Washington State produces about 60 percent of the apples grown in the United States. Last month, this year’s crop was predicted to be a near-record 110 million boxes. Yet the apple crop continues to grow! The new estimated total is a record-breaking 129.7 million 40-pound boxes. By adding the 18 percent processor volume, this puts the total crop at roughly 150 million boxes. And there is a large percentage of apples that is not even counted, as they went straight from the orchard to processors.Though the state is experiencing its largest apple crop in history, prices continue to stay strong due to the short crops in the Midwest, East Coast, Canada, Mexico and Europe. Unfortunate situations in these areas give the Washington’s industry a healthy outlook on price and movement throughout the year.
A recent economic study requested by the Washington Apple Commission—The Washington Apple Industry: Contributions to the State Economy and the Important Role of Exports — concluded the apple industry contributed more than $7 billion to the state’s economy during the 2010-2011 marketing season. Nearly 60,000 people were employed in production and related industries, generating wages of about $1.95 billion. During the past four years when the US economy has struggled, Washington’s apple industry has been strong.
Statewide there are more than 165,000 acres of apple orchards. The top five varieties, Red Delicious, Gala, Fuji, Granny Smith, and Golden Delicious, account for over 82 percent of this acreage. However, Honeycrisp has been planted on 10,000 acres and with sales at $60 per box, the industry will continue to plant more acres to this variety. On Department of Natural Resources-managed state trust lands, there are about 45 leases with apples growing on more than 6,000 acres. Varieties grown on state land include the top five and others, along with some “club” varieties such as Jazz and Envy—grown and marketed by arrangement.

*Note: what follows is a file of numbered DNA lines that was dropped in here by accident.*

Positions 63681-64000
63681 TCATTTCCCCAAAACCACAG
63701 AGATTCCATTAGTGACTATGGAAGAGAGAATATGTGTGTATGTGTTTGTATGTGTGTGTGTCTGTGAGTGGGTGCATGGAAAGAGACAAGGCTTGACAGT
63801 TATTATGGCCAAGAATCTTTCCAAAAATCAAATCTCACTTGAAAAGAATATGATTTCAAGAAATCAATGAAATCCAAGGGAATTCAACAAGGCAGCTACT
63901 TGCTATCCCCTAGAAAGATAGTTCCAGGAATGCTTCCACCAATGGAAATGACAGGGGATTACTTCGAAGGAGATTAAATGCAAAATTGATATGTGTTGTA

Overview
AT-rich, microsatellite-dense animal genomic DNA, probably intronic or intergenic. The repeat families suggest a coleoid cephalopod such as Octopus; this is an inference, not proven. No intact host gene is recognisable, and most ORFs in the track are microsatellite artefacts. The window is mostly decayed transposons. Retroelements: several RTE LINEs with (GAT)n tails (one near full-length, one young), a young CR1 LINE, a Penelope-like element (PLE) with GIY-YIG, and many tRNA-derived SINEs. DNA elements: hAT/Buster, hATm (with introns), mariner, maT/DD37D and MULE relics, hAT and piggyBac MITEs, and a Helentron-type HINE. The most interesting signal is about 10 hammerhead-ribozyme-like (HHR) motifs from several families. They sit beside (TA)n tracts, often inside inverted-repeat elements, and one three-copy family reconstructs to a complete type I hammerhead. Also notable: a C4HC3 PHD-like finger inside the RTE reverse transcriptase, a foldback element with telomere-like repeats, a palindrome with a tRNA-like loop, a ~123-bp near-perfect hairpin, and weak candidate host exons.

This past fiscal year July 2011 through June 2012, the orchard and vineyard program on state DNR-managed properties generated nearly $6 million dollars.
At the tree fruit industry annual convention in early December in Yakima, industry leaders presented some of the major challenges. These challenges include having an adequate labor supply, the adoption of mechanization, and being able to more broadly market an increasingly large crop.
Mark Grassel, Orchard & Vineyard Manager,